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Hen Party

Reader’s Choice (Look Both Ways): Two-Pronged Attack

by Tim Kirton

The newly orphaned baby squirrel had been scurrying about the forest clearing for about an hour, depositing all sorts of edible kernels in her elastic cheek pouches. She reckoned a couple more hazelnuts and walnuts wouldn’t do any harm before she returned to her drey.

The incessant scratching and scraping above his lair had long since attracted the attention of a wily old adder and eventually it enticed him from his burrow to investigate. 

The snake had been carefully tracking the little squirrel for about a hundred metres, cleverly camouflaging himself under the shed autumn leaves, stopping when the squirrel stopped and following when the little red rodent started foraging again. He reckoned within a few minutes at this rate of progress he would be ready to strike.

Unbeknown to the adder the squirrel knew exactly where he was and had been purposely keeping a safe distance. Any of the neighbouring trees would provide a quick escape route if things got a little too close for comfort. Although snakes were excellent tree climbers and were electrifyingly fast, she knew that unlike her, he couldn’t jump from tree to tree. 

She started to reveal sweet chestnuts, her particular favourite and as her cheeks were full to the brim, she ate a couple standing up enjoying the delicious succulent flesh in the midday sun.

The bulky grey snake continued to zigzag his way forwards, slinking and slithering under the dead bracken, loose moss and fallen twigs. His forked tongue darted in and out with anticipation, his red eye fixated on his quarry. His lunch would be tasty and satisfying.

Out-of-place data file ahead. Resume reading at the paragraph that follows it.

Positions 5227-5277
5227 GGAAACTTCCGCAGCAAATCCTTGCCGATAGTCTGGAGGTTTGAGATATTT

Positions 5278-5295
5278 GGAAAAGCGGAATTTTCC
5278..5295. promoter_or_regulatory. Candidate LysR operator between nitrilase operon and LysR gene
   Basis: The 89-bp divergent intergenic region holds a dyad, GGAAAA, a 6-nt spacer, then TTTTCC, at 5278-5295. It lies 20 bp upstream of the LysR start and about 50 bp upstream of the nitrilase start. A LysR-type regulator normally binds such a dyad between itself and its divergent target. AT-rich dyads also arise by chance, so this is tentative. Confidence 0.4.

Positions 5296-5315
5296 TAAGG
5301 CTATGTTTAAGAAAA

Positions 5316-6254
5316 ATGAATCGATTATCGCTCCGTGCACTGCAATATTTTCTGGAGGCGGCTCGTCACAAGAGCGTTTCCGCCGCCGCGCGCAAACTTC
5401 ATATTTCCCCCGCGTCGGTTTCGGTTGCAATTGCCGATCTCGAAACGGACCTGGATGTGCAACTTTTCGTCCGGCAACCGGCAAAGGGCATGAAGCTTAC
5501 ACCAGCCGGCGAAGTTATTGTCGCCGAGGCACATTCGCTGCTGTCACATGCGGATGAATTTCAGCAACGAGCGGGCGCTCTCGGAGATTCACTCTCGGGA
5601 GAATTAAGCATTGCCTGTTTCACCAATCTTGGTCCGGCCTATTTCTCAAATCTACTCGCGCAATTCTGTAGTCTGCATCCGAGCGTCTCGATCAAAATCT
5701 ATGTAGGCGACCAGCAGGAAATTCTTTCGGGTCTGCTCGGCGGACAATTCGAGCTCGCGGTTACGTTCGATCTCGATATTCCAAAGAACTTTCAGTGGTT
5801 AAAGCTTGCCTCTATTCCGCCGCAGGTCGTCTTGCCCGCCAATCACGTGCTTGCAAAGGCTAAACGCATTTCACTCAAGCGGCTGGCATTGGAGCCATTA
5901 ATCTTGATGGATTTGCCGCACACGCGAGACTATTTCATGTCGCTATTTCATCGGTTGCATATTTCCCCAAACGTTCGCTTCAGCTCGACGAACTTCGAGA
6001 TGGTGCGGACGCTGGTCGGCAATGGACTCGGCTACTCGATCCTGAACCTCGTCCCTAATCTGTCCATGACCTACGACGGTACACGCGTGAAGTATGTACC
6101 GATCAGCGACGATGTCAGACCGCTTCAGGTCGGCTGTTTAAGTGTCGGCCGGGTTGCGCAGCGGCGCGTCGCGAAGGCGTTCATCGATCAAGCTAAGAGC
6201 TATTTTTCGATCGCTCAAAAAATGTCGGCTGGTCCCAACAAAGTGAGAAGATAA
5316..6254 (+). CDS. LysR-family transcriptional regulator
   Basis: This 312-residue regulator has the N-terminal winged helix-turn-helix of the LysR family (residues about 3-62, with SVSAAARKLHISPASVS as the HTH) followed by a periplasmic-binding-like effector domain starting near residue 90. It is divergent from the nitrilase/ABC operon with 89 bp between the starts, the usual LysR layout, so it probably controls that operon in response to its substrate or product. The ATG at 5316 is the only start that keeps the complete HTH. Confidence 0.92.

The bright sunlight illuminated the forest floor and revealed the most beautiful autumnal colours. The fluffy red squirrel was momentarily mesmerized by how wonderful everything looked.

The huge adder coiled itself tightly making sure it had maximum leverage. He raised his head, opened his mouth widely to expose his long white fangs. The squirrel wouldn’t know what hit her.

Dark shadows began to appear sporadically and she thought some clouds were gathering overhead. She decided to eat one more chestnut and then head for home. 

Again, a large silhouette materialized nearby and an ominous sense of foreboding coursed through her. 

Just as the pocket-sized foundling popped in her last chestnut the sky blackened completely and she felt an excruciating pain in both her shoulders. She yelped loudly as the buzzard’s huge talons lifted her quickly into the thermals. Looking down she saw the adder in midair striking at nothing.

Quickly she soared into the vast azure sky and as she was flown off to who knows where she couldn’t help thinking what her mother had taught her:

“Listen, little one. There are many things to learn as you make your way through life. The forest is a dangerous place for a young squirrel. Firstly, when out foraging it’s easy to become distracted. Always remember to keep checking backwards and upwards for predators. Looking both ways is always best.”

Tim Kirton is a semi-retired P. E. and English teacher who writes short fiction and children’s books. He has one son.

You can read Tim’s previous Reader’s Choice piece, Perfect Timing, here.

Our Reader said:

A neat take on the traditional fable, with a good title.


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